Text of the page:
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Review of the Firefly mobile phone for kids

Review by Michael Oryl on Thursday June 16, 2005.

cell phone reviews · cell phone news · michael oryl

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At that point, making a call is simple. Press the mom or dad button, and then the green call button to dial. If they want to call somebody from the phonebook, a quick press of the phonebook button will let them use the green and red call buttons to move left and right through the list of names and numbers. When they get to the number they want, they just press the phonebook button to select it, and then press the green button to place the call or the red button to exit back to the standby screen. Pretty simple. The dedicated 911 button will bring up a prompt for making an emergency call after it has been held down for 3 seconds. At that point they can either press the green or red button to make the call or exit back to the standby screen.

Once in a phone call, things are pretty normal. The outbound audio from the Firefly is perhaps a bit muddled, but totally passable. Inbound audio sounded pretty clear. The volume range was good, and the reception from the internal antenna seemed to be reasonably good. In short, the Firefly is fit for making and receiving calls.

The Firefly supports the 850 and 1900Mhz GSM bands, and is good for about 6 hours of talk time, or 200 hours of standby time on a single charge. So with limited air time being used, Junior can probably get away with charging the phone once per week. ¿Hable Español? No problema. The Firefly supports Spanish as well as English.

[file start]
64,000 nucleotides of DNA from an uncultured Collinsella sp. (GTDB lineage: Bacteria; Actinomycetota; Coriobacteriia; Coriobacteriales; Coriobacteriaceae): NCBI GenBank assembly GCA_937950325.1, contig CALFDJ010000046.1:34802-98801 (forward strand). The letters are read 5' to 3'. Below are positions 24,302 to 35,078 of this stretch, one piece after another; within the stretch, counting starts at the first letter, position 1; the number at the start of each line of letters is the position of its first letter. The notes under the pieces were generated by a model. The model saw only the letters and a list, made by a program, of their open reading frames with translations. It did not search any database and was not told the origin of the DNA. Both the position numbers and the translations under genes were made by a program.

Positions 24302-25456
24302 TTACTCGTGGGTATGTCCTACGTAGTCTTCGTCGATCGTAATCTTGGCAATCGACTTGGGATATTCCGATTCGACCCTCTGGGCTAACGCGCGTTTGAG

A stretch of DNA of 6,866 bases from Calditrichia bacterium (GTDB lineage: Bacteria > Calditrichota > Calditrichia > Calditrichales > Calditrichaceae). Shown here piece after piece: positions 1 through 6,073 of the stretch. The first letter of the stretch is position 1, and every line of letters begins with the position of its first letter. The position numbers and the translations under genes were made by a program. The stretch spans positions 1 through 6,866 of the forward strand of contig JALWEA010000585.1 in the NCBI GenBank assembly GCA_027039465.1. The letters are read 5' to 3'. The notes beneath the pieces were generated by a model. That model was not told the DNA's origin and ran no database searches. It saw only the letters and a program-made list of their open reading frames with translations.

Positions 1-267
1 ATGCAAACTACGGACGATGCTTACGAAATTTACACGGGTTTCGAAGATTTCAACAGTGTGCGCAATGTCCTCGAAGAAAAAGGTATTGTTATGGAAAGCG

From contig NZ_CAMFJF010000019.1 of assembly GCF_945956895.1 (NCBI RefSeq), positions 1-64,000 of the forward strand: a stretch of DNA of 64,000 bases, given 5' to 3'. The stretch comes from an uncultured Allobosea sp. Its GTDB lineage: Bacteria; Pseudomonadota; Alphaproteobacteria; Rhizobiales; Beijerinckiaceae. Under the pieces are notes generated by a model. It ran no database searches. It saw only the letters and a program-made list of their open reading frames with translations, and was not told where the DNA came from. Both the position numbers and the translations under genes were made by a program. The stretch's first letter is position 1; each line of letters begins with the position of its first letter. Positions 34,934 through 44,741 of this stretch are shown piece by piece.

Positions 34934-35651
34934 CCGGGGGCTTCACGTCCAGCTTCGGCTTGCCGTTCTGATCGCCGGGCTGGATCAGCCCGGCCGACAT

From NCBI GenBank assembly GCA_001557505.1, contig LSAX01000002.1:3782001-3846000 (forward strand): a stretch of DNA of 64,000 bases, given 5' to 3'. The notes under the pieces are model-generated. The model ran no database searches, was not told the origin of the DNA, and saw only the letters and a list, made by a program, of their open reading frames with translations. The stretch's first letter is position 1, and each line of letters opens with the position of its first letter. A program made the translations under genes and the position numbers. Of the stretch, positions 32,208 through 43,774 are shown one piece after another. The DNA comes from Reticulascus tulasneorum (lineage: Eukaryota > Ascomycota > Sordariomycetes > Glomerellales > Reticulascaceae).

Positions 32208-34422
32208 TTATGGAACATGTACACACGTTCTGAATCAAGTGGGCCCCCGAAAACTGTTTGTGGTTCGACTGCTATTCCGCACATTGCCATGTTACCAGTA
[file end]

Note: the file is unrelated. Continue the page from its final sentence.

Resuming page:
The Firefly is a unique device. Its small form factor and light weight, as well as its "cuteness" and flashing lights and colors, make it a potential success with children. The fact that it is available on pre-paid plans, and that calls can be restricted, means that parents won't have to worry about huge surprise phone bills at the end of the month.

The user interface needs some work, to be sure, but at least with a phone this simple, you don't need to be rummaging through the main menu very often. I think that if the menu PIN and some of the flashing lights and animations could be disabled, that this device would work equally well for grandparents and other people that merely want a phone for emergencies and a few random minutes a month. But that's a different target audience completely.

For now, there is little else like the Firefly on the market. I can't hold its lack of features against it, considering its intended market, and as such give it a "Recommended" rating. It's a cool little phone.

Recommended (explanation)
Small, light, kids like it
Bad user interface


About the author

Michael Oryl
Michael is the Philadelphia based owner and former editor-in-chief of MobileBurn.com. You can follow him on Twitter as @MichaelOryl

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